Saskatoon police chief says man seen in forceful arrest video grabbed officer's pistol magazine, tried to take Taser
Saskatoon Police Chief Troy Cooper speaks to media July 22, 2019. (File photo)
SASKATOON -- Saskatoon Police Services Chief Troy Cooper said he’s in favour of additional police and mental health teams to help keep up with the volume of mental health and addictions calls, which ultimately fall to police.
“A lot of services available to us are not available to use 24 hours a day and we do have these demands on our service 24 hours a day,” Cooper said Thursday at a special meeting of the Saskatoon Board of Police Commissioners.
The board held the meeting in the wake of an online video showing a Saskatoon police officer impose force on a person resisting arrest, police said.
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This week Saskatoon police have faced public scrutiny about officers’ use of force following a call for a suspicious person.
A video of Evan Penner's arrest was released on Monday by the Indigenous Joint Action Coalition and Black Lives Matter Saskatoon, with members of the two groups alleging that excessive force was used. In photos taken on Wednesday, Penner can be seen with a bruised right eye with scrapes and bruises on the right side of his forehead, cheekbone and ear.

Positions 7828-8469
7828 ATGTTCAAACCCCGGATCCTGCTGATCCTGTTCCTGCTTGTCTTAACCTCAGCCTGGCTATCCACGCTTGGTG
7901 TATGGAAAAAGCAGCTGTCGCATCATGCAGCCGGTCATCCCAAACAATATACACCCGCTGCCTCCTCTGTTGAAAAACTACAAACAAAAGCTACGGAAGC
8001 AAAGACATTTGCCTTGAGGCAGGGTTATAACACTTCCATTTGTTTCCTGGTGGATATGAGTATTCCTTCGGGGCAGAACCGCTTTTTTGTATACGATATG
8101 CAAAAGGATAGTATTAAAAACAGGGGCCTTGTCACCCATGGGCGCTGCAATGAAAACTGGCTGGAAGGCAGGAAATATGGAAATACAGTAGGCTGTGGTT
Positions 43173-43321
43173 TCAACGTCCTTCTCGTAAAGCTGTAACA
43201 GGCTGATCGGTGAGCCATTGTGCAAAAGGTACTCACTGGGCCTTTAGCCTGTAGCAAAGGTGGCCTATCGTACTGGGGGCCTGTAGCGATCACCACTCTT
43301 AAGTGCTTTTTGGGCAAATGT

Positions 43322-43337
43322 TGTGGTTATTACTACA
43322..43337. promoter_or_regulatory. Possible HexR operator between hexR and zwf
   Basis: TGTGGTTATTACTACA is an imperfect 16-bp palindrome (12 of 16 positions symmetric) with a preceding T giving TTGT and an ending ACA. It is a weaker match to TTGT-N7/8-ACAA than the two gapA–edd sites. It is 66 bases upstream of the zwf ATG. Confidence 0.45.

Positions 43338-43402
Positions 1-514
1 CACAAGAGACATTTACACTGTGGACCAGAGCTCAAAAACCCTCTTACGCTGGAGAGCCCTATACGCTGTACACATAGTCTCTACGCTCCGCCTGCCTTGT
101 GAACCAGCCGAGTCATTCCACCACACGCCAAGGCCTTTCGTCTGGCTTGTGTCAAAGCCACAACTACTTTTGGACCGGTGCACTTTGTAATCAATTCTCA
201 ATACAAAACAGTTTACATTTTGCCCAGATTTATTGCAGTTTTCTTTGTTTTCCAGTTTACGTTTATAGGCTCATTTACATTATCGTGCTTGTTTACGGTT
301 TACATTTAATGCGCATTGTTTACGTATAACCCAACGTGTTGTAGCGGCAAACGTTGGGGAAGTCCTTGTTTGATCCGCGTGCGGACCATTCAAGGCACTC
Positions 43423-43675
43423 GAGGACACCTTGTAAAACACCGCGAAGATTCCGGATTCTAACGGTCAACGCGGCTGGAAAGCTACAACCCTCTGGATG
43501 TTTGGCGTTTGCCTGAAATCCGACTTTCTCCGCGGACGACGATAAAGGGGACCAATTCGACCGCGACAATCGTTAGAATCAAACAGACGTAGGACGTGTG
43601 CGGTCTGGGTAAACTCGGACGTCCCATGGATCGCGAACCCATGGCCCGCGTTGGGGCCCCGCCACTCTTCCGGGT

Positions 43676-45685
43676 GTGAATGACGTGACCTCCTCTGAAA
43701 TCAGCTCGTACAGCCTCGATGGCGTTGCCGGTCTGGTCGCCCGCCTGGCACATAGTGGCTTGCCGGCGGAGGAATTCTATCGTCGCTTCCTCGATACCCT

During the board meeting, Cooper detailed what the officers allege happened during the incident. Cooper said the responding officer found Penner crouched down facing away from the officer. Cooper said the officer tried to arrest the suspect and that’s when the suspect became combative.
Cooper said the suspect was able to remove a pistol magazine from the officer's belt and assaulted the officer with it. Cooper said Penner tried to grab the officer’s Taser. Penner is charged with mischief, assault with a weapon and attempt to disarm an officer. Cooper said the initial call was for a suspicious person, not for a wellness check.
Ward 7 Coun. Mairin Loewen asked about the city’s Police and Crisis Team (PACT) and its availability to officers in cases where a mental health component is present.
“Our PACT teams are busy their entire shift, we know that most of their calls are not criminal in nature, mostly around addictions and mental health,” Cooper said. “We have demand far exceeding our supply at the moment.”
The Saskatchewan Public Complaints Commission is to investigate the incident.
Cooper said the investigation will speak to all parties involved and determine if any wrongdoing occurred.
The officer has been given time away from work, as is routine practice after serious incidents, according to police.
Cooper said no allegations have been levied against the officer and the leave is not disciplinary.